“There’s always a list of people that I would eventually like to join when they say, ‘Oh, how will it be for them when they leave [Coronation Street]? It’s only a handful that have done well…’ They always say, ‘Suranne [Jones], Sarah [Lancashire] and Katherine [Kelly].’ Maybe one day they’ll add me on to this list.”
Many would argue Hesmondhalgh is already there – but for now she says she has to “work very hard at feeling like I’m not a competition winner.
“The first day [on Broadchurch] I was a little bit overwhelmed by it. We did a photoshoot the other day and it was like being in Madame Tussaud’s! I was like, ‘What the hell am I doing here?’ I had breakfast with Lenny Henry this morning. It’s like I’m living in a parallel universe where my daughter is off to secondary school and I’m FaceTiming her and then I’m like, ‘So how are things, Lenny?’ It’s just kind of weird – but I think that would be weird for anybody.”
Hesmondhalgh and Henry – who plays local farm shop owner Ed Burnett – are among a brace of star-studded Broadchurch newcomers including Sarah Parish, Charlie Higson (playing Trish’s ex-husband Ian) and Bafta winner Georgina Campbell (as ambitious Detective Constable Katie Harford). Old favourites also remain in town, with Arthur Darvill, Jodie Whittaker and Andrew Buchan all returning for the drama’s swansong alongside Tennant and Coleman.
And show bosses will no doubt be hoping Broadchurch can hit upon the winning formula of series one which – at its peak – pulled in 9.3 million viewers and became a cultural touchstone during its eight-week run. Once again, there is a mystery assailant with the identity of the perpetrator kept from the cast until the last possible moment.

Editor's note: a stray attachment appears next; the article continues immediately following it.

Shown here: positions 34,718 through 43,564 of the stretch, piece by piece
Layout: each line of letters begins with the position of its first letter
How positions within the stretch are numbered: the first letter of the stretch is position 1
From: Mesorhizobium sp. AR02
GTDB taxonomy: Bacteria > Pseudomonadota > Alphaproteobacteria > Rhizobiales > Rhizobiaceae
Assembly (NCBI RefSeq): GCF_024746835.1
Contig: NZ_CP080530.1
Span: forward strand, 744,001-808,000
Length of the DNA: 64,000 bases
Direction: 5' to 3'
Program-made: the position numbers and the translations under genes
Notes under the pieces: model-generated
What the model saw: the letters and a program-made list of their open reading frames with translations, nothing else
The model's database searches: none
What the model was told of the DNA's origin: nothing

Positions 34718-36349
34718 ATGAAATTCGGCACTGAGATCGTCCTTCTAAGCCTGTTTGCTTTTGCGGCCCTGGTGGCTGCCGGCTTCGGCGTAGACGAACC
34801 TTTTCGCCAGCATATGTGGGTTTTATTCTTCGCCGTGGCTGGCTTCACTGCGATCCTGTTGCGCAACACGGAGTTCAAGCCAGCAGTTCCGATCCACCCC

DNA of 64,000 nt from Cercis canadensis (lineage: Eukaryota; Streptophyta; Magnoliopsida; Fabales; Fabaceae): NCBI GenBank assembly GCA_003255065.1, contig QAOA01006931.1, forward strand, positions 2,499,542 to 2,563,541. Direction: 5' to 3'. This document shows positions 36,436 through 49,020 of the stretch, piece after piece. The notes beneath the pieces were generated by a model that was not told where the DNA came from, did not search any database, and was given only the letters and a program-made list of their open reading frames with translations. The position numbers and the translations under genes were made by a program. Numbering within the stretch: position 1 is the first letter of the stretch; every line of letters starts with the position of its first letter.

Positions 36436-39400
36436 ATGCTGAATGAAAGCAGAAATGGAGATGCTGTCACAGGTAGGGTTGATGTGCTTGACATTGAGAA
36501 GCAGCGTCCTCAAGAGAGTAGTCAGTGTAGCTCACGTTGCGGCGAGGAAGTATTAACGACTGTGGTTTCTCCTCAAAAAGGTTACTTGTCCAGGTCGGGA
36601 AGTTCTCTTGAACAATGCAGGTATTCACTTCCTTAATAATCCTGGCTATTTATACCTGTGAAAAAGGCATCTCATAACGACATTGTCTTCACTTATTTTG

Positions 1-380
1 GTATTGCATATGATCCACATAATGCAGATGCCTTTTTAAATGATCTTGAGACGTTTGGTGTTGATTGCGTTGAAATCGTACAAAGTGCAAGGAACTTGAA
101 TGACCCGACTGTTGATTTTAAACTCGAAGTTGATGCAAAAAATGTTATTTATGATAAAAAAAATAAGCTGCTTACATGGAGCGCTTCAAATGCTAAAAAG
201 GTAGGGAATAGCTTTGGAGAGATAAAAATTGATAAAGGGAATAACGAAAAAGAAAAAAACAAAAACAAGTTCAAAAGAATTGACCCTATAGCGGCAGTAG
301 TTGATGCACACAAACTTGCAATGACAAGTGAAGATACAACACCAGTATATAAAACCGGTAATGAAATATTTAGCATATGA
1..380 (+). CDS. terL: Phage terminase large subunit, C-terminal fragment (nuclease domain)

“We’ve all got our theories and some of them are outlandish,” says Hesmondhalgh. “The conversations that we’ve been having every day I think are going to be exactly the same conversations that will be going on all over the country after every episode. Sarah Parish is pretty sleuth-like and David’s good. David made a guess very early on that I think might be right – he was the only one who said it and I think we’re all coming round to that now.”
With a new crime and a returning cast slimmed down to our old favourites, series three feels like a fresh start – a return to its traditional form after a thorny second series that dawdled in courtrooms and was met by underwhelmed reviews and disappointed viewers.
“For me, apart from the fact that there are all these regulars in it, it does feel like a standalone,” says Hesmondhalgh. “We’re all pretty excited about it and feel like it’s going to be really good.”
Based on a promising first episode, Broadchurch may yet find itself back in the public’s affection.
Broadchurch returns on Monday 27th February at 9pm on ITV